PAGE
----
It is far too easy to sit in front of a classroom and read from a text to your students. However, all teachers know this isn’t the best way to get students on board with what’s being taught with no guarantee what’s being said is comprehended as it is too easy for their minds to be elsewhere. Several studies have all concluded the same – that students learn best when they are engaged with the topic. Although it isn’t easy, capturing their focus and getting them involved in the lesson is key. We have a few tips for you to try out in your classroom.
Start Lessons with a Chat
The atmosphere of the classroom plays a huge role in how students will react, so if you make it fun, friendly and relaxed, then there is a better chance that students will become engaged. Do this by starting lessons off with a casual chat. Spend around five minutes talking about their favourite activities outside and inside of school or answering any questions they may have. Give each student their turn to speak and generally make each student feel that they are welcomed.
Of course, we don’t want students to always be behind a computer or tablet, but sometimes screen time can be really beneficial, and it can definitely be implemented into most lessons. We wouldn’t think being on a computer could be engaging, but it really can be, and it is something that now interests children so should be considered. There are plenty of educational games out there where children can work independently or collaborate with others. Either way, they will be getting more involved in the work and learning without even realizing it.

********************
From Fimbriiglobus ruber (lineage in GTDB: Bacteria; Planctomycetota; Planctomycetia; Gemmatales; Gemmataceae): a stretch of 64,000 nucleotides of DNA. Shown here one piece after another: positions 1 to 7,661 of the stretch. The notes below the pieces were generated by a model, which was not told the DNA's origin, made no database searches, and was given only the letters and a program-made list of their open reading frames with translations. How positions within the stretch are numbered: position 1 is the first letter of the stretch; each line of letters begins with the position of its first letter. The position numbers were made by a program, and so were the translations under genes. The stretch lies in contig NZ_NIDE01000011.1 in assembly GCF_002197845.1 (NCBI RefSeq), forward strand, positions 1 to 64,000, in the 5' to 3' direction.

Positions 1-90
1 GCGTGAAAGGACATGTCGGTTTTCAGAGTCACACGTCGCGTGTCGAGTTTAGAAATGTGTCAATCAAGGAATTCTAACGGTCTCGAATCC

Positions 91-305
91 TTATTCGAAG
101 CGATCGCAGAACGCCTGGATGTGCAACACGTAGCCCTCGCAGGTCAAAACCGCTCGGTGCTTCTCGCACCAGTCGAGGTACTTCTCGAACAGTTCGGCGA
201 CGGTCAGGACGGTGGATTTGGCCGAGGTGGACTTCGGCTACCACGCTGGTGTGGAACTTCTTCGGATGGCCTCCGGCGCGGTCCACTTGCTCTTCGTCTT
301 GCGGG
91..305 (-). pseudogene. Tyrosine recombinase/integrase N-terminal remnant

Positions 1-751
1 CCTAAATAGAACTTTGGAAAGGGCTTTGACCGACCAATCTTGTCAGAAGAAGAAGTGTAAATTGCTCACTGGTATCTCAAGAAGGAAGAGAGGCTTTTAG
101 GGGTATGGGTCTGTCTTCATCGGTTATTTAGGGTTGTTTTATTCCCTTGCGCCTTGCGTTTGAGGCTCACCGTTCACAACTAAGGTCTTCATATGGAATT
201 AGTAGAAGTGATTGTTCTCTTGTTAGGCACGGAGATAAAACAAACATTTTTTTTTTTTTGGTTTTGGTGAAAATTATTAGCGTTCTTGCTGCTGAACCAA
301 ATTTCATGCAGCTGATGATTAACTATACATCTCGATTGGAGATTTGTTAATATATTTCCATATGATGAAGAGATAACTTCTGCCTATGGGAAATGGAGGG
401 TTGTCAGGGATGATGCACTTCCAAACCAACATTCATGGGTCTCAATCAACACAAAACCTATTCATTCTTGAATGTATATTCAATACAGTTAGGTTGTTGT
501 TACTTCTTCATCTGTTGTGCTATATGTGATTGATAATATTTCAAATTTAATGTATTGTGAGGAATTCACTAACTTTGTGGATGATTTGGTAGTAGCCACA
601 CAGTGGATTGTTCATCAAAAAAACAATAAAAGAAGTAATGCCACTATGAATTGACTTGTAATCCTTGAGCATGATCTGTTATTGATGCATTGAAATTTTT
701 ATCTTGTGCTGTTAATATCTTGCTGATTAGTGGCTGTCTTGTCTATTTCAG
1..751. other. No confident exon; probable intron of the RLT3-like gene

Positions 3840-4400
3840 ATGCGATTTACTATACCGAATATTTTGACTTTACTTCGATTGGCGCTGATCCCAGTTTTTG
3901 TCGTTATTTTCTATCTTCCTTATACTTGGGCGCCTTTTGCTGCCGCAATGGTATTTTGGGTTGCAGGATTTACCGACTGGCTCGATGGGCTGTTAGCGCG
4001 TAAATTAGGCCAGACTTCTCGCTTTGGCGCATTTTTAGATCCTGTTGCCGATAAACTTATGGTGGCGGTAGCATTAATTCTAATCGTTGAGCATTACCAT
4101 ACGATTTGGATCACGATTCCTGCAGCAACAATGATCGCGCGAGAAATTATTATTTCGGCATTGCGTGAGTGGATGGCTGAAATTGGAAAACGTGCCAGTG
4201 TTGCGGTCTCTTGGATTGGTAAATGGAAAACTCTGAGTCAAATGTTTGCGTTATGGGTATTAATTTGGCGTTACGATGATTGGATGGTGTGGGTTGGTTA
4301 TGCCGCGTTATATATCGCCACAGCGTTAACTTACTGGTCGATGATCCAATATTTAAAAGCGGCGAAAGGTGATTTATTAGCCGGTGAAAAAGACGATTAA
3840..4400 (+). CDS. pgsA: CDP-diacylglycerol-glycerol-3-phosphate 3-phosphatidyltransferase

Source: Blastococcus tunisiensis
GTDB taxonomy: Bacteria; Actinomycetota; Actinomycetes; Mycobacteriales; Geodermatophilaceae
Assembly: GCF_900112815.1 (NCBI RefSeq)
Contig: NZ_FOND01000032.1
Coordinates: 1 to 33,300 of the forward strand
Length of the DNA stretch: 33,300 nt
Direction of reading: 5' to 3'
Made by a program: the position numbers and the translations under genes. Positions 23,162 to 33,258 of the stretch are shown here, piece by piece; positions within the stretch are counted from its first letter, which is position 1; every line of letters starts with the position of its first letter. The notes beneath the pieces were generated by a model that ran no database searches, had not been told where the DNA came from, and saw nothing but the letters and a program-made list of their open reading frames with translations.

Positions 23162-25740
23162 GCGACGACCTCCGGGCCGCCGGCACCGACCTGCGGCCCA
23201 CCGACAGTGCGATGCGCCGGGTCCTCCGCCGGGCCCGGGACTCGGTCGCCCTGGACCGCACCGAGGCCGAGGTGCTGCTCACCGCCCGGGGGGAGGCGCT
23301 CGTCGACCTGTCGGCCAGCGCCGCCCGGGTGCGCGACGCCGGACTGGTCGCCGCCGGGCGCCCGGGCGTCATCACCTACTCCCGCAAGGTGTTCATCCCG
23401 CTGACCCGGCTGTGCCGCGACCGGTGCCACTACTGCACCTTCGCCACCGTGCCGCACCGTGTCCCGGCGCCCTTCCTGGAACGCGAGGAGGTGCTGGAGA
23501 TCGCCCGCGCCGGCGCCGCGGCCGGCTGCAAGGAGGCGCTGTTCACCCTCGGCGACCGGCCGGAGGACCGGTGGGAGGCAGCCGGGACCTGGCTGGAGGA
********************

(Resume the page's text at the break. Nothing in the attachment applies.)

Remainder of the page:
There’s nothing more engaging than asking questions, and when students know you are going to ask them about things, they are far more likely to stay focused. These questions need to be done right though and not seem like a pop quiz, or that drastically changes the mood of the classroom and can raise stress levels. They should be fun and open-ended. Ask students their opinions on things, why they think that way and how. Use questions as more of a way of sharing ideas than a test.
Create Hands-On Lessons
When you create an interactive lesson, you take it to the next level. It’s alright learning about subjects, but when you get involved in it beyond paperwork, it is even more engaging. Science is especially ideal for hands-on activities with fun experiments children can try out, often resulting in “oohs”, “awws” and a good laugh or two! When students get to be involved in a lesson, they will remember it much better.
Free Range Project-Based Learning
Project-based learning is an excellent way of engaging students by allowing them to choose how they do it, which excites them even more. The “free range” aspect of project-based learning means teachers provide the guidelines of the project and students can choose the medium they use to complete it. To make sure students don’t use the same type of medium, only allow them to choose it once a year before exploring with another type. This allows kids to combine their interests with learning – a great way of getting them more involved in the topic.
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